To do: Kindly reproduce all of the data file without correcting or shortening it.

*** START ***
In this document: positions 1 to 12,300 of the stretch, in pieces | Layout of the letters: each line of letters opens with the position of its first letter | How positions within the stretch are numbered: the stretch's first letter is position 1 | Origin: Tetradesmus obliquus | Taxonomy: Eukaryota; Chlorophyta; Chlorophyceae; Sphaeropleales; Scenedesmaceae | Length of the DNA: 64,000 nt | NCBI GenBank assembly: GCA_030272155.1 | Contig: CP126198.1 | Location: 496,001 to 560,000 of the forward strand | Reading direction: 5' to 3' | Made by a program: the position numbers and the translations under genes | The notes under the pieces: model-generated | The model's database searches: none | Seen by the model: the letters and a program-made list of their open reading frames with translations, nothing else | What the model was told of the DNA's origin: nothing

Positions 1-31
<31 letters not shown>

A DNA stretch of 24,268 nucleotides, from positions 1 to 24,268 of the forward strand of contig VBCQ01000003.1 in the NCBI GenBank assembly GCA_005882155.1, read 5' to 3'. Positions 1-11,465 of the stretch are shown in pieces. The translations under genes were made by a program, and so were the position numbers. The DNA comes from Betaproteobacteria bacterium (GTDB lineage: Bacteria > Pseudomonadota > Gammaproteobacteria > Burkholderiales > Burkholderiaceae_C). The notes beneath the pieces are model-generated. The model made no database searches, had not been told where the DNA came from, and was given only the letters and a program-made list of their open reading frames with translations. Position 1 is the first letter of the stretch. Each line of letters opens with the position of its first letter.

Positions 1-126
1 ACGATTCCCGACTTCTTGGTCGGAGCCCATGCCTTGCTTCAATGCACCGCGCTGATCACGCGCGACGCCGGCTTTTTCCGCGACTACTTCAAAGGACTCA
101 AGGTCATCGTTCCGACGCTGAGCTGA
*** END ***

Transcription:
In this document: positions 1 to 12,300 of the stretch, in pieces | Layout of the letters: each line of letters opens with the position of its first letter | How positions within the stretch are numbered: the stretch's first letter is position 1 | Origin: Tetradesmus obliquus | Taxonomy: Eukaryota; Chlorophyta; Chlorophyceae; Sphaeropleales; Scenedesmaceae | Length of the DNA: 64,000 nt | NCBI GenBank assembly: GCA_030272155.1 | Contig: CP126198.1 | Location: 496,001 to 560,000 of the forward strand | Reading direction: 5' to 3' | Made by a program: the position numbers and the translations under genes | The notes under the pieces: model-generated | The model's database searches: none | Seen by the model: the letters and a program-made list of their open reading frames with translations, nothing else | What the model was told of the DNA's origin: nothing

Positions 1-31
<31 letters not shown>

A DNA stretch of 24,268 nucleotides, from positions 1 to 24,268 of the forward strand of contig VBCQ01000003.1 in the NCBI GenBank assembly GCA_005882155.1, read 5' to 3'. Positions 1-11,465 of the stretch are shown in pieces. The translations under genes were made by a program, and so were the position numbers. The DNA comes from Betaproteobacteria bacterium (GTDB lineage: Bacteria > Pseudomonadota > Gammaproteobacteria > Burkholderiales > Burkholderiaceae_C). The notes beneath the pieces are model-generated. The model made no database searches, had not been told where the DNA came from, and was given only the letters and a program-made list of their open reading frames with translations. Position 1 is the first letter of the stretch. Each line of letters opens with the position of its first letter.

Positions 1-126
1 ACGATTCCCGACTTCTTGGTCGGAGCCCATGCCTTGCTTCAATGCACCGCGCTGATCACGCGCGACGCCGGCTTTTTCCGCGACTACTTCAAAGGACTCA
101 AGGTCATCGTTCCGACGCTGAGCTGA